Creating Add-ons

In this section, we describe how to create custom add-ons and manage dependencies between them.

An add-on can be easily created using the Single Module Add-on template of the Studio project creation wizard. The resulting project will contain two source code modules: a functional module and a starter module.

By default, the functional module will contain dependencies on the Jmix data access and UI subsystems. You should create all functionality in this module.

The starter module contains Spring Boot auto-configuration for your add-on. To use the add-on in an application or in another add-on, you will add dependency on the starter module artefact to the build.gradle file of the target project, for example:

dependencies {
    implementation ''

The functional module will be included transitively through the starter.

Hierarchy of Add-ons

In any Jmix application, all included core subsystems and add-ons form a hierarchy of dependencies. The hierarchy is very important for some framework features.

For example, when the application starts, it can execute Liquibase changelogs for creating or updating the database. The changelogs from different subsystems must be executed in a certain order, because if entities of add-on A are referenced from add-on B, then tables of add-on A must be created before tables of add-on B.

If some base feature supports override, the hierarchy enables predictable end result of the overriding. For example, if add-ons A, B and C define a value of the same application property, and C depends on B which depends on A, then you can be sure that the application which uses all these add-ons will get the value from add-on C.

The application itself always depends on all included subsystems. Therefore, Liquibase changelogs of the application project are always executed last, and a property value defined in the application overrides values coming from any add-ons.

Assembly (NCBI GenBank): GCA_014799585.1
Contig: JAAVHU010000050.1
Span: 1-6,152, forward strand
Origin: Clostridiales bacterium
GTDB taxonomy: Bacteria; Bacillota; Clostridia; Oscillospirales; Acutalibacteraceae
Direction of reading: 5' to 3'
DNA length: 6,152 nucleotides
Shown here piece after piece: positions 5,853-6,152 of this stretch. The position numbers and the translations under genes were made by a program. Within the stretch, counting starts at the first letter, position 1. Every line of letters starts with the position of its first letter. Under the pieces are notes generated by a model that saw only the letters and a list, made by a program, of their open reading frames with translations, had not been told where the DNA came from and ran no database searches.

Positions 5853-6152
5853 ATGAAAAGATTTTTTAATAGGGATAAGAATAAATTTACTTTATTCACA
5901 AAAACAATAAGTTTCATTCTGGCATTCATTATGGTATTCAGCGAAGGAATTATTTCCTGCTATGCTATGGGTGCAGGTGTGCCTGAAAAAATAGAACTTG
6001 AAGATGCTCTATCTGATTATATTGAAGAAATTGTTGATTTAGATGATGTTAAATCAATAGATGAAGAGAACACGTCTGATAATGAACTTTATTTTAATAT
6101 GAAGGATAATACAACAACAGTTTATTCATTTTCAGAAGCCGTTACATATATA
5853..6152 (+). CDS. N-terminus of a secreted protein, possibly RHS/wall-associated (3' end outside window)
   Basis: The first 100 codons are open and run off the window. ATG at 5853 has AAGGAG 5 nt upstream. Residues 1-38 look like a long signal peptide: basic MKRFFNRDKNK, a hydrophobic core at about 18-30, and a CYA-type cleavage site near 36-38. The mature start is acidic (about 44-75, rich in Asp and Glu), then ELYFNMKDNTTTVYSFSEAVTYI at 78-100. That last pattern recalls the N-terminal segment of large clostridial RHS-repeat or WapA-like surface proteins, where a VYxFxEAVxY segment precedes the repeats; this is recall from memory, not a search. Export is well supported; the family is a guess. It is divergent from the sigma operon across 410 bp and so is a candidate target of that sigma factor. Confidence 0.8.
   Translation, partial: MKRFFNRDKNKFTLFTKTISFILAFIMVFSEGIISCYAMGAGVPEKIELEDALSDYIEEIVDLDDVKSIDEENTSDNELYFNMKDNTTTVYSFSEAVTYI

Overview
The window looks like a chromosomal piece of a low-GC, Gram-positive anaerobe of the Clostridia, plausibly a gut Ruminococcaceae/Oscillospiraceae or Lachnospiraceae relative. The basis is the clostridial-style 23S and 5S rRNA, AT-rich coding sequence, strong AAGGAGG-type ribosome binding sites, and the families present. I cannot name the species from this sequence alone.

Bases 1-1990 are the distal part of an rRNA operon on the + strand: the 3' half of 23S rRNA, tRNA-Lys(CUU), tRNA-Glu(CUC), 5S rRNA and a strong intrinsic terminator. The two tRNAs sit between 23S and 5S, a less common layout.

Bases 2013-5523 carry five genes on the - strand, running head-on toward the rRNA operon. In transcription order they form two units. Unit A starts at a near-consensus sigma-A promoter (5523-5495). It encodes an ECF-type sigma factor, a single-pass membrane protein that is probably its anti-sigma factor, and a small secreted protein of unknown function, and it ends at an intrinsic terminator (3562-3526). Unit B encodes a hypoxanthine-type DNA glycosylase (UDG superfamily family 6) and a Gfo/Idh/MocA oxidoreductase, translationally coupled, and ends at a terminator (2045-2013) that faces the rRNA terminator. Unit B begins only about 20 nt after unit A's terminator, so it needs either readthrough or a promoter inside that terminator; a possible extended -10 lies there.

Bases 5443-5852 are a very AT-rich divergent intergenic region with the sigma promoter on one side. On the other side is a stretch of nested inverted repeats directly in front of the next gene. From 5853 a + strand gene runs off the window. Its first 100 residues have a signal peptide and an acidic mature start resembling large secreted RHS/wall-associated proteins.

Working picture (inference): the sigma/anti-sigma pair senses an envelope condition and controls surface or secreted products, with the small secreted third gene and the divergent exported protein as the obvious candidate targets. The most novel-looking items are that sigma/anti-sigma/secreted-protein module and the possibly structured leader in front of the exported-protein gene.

The application is placed at the bottom of the hierarchy automatically, because it can be uniquely identified by the presence of a class annotated with @SpringBootApplication. Dependencies between add-ons need an explicit declaration which is described below.


In an add-on project, the functional module contains the main configuration class annotated with @Configuration, @ComponentScan and @JmixModule. The latter annotation indicates that the module should be included in the hierarchy of Jmix modules.

@JmixModule attributes:

  • id - optional id of the module. Each module in the hierarchy must have a unique id. If this attribute is not set, the package name of the configuration class is used as the module id.

    Usually, base packages of add-ons are unique, so the id attribute is not needed. But if your add-on contains tests, the test configuration class is located in the same base package as the main configuration. So you should provide a unique id for the test module, for example by adding the .test suffix to the package name:

    package modularity.sample.base;
    // ...
    @JmixModule(id = "modularity.sample.base.test",
            dependsOn = BaseConfiguration.class)